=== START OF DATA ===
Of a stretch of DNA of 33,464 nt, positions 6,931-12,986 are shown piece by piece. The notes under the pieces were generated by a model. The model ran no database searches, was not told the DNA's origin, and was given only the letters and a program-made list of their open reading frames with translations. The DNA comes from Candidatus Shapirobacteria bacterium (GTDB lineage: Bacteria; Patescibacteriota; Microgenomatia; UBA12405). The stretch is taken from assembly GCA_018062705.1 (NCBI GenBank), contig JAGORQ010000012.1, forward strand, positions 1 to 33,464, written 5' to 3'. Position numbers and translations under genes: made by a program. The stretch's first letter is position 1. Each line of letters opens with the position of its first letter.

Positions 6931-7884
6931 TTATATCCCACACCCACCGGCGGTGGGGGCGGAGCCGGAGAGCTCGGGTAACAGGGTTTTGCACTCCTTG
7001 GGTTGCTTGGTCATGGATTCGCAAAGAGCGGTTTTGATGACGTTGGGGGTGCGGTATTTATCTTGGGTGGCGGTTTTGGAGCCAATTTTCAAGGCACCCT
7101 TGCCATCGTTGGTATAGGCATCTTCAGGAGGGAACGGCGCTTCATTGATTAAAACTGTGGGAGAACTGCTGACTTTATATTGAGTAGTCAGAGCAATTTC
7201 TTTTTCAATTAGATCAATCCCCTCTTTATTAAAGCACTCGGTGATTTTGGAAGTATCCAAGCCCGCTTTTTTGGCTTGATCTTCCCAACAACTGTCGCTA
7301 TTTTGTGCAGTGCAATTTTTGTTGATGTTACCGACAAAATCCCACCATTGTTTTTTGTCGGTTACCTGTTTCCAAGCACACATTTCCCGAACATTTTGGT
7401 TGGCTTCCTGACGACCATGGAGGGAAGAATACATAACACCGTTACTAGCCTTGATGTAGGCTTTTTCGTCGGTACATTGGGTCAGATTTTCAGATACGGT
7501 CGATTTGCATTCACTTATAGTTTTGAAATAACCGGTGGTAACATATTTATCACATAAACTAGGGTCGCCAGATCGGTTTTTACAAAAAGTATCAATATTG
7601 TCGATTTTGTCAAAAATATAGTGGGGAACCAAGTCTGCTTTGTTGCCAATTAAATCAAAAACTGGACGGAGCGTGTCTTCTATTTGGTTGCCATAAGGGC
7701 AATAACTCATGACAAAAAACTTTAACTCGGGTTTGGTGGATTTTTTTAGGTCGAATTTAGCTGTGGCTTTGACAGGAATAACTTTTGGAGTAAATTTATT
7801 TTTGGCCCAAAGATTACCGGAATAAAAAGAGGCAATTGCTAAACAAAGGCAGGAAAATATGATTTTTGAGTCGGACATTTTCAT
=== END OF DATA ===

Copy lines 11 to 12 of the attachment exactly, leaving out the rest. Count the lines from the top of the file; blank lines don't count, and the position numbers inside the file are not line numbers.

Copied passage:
7701 AATAACTCATGACAAAAAACTTTAACTCGGGTTTGGTGGATTTTTTTAGGTCGAATTTAGCTGTGGCTTTGACAGGAATAACTTTTGGAGTAAATTTATT
7801 TTTGGCCCAAAGATTACCGGAATAAAAAGAGGCAATTGCTAAACAAAGGCAGGAAAATATGATTTTTGAGTCGGACATTTTCAT